State-enforced occupational licensure requirements are often defended as safeguards for public safety. In Louisiana, this argument has been effectively deployed to push back against any attempts to reform the system. However, it’s unclear if Louisiana’s expansive system of occupational licensure actually improves public health and safety outcomes.
Nationally, there’s very little evidence to support the idea that all or even most occupational licensure does anything to improve public safety. Studies have shown that some regulations may actually increase costs so much that people seek out less safe alternatives to professional licensed help.
Undoubtedly, there may be some genuine public safety arguments to be made for licensing some occupations in Louisiana. Unfortunately, sound justification and reasoning aren’t a requirement for such burdensome regulations. Louisiana’s occupational licenses are enacted without sunrise reviews to ensure new licenses serve a legitimate public safety interest. Likewise, the state currently has no sunset reviews to ensure licenses actually improved public safety outcomes since they were enacted.
Licensure in Louisiana is often a patchwork of arbitrary, anti-competitive restrictions. This has led to some strange and needlessly burdensome restrictions that serve no serious public safety interest. For example, in Louisiana, an interior designer needs at least 6 years of training and education while an Emergency Medical Technician (EMT) only needs about 36 days of training. Louisiana requires 2 years of experience to get a license to dig water wells while Pharmacy Technicians only need 15 weeks of training.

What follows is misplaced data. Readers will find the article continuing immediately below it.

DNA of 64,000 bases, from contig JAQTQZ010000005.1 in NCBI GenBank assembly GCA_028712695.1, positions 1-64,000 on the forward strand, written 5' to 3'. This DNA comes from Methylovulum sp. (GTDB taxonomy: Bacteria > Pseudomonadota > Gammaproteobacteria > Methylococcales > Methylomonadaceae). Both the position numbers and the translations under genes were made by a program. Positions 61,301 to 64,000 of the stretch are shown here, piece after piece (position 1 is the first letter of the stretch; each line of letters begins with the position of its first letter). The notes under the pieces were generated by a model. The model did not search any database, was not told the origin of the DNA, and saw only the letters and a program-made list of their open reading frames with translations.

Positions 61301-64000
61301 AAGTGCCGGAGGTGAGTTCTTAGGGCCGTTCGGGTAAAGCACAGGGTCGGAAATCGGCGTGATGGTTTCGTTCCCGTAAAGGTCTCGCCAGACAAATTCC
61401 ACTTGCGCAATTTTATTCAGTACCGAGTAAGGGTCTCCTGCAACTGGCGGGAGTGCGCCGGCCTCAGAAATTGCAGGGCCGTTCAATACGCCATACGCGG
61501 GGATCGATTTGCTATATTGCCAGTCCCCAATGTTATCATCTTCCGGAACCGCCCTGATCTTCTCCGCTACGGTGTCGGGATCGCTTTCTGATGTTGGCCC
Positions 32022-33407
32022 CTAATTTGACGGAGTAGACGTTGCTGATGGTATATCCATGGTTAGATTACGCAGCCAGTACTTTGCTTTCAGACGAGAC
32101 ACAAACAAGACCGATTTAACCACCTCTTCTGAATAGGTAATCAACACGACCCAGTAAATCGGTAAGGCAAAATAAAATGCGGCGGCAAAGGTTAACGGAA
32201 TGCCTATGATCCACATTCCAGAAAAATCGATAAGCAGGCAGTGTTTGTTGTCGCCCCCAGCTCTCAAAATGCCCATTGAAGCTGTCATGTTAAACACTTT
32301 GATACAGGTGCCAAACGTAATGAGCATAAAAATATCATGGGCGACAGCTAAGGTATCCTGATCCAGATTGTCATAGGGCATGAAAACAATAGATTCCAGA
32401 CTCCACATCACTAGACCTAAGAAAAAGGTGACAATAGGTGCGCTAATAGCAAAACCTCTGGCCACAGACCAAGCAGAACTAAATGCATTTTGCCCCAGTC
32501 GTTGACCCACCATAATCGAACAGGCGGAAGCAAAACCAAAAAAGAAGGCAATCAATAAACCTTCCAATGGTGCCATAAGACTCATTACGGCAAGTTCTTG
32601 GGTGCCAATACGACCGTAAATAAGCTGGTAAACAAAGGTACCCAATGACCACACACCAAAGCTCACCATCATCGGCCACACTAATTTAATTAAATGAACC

Sadly, these are just a few of the countless examples of the burdensome requirements that surround occupational licensure in Louisiana. Furthermore, overburdensome occupational licensing tends to arbitrarily lock people out of legitimate work opportunities. This is particularly true for the formerly incarcerated trying to reenter society. Studies show that states with higher occupational licensure requirements tend to have higher recidivism rates. So, in some cases, occupational licensing hurts public safety instead of strengthening it.
While it is clear that many of the occupational licensing requirements in Louisiana do not impact public safety, the real impact they have is protecting established businesses. It should come as no surprise that Louisiana consistently ranks in the bottom half of the country for entrepreneurial activity due in part to our overburdensome licensing requirements. Louisiana needs to take a good hard look at what overbearing occupational licensing has done to stop economic mobility and job growth for people all across the Pelican State.